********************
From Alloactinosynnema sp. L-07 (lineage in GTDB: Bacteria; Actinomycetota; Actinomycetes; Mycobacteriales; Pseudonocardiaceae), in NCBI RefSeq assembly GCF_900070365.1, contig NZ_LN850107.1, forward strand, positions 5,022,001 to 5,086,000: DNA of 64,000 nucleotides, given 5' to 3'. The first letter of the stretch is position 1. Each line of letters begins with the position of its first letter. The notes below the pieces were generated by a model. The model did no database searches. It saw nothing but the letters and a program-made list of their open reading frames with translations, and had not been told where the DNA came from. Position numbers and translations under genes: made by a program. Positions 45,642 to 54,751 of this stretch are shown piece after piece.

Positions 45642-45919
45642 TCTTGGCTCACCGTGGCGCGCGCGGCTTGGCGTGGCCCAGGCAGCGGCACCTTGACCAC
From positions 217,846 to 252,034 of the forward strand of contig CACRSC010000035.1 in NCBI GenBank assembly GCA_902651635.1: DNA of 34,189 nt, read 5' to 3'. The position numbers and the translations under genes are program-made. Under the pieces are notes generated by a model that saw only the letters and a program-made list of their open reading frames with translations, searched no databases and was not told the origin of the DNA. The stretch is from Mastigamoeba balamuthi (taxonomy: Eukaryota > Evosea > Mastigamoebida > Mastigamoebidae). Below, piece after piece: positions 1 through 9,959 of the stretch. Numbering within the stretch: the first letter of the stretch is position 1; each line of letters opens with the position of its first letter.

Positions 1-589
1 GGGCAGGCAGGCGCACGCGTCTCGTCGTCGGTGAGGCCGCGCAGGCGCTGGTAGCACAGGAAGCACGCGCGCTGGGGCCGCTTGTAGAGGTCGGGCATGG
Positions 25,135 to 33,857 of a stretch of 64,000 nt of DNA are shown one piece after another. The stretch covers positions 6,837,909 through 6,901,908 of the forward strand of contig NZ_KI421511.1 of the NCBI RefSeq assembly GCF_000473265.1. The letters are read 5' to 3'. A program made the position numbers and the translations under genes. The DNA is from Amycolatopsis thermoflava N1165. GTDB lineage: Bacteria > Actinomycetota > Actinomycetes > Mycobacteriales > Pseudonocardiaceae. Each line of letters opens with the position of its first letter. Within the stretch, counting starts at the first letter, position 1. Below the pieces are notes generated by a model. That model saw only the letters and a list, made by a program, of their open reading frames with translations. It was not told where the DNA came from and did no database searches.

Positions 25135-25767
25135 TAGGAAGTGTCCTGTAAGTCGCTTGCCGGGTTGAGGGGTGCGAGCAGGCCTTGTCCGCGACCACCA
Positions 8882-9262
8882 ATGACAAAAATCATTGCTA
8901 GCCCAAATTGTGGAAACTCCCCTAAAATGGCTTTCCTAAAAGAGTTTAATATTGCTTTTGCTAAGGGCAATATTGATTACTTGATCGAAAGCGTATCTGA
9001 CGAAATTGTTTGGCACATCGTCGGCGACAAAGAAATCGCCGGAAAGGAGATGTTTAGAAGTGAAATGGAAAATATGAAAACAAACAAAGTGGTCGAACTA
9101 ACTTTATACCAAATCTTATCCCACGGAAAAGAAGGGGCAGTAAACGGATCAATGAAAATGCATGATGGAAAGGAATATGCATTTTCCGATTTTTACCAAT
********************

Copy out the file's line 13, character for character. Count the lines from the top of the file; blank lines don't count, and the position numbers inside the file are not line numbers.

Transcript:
9001 CGAAATTGTTTGGCACATCGTCGGCGACAAAGAAATCGCCGGAAAGGAGATGTTTAGAAGTGAAATGGAAAATATGAAAACAAACAAAGTGGTCGAACTA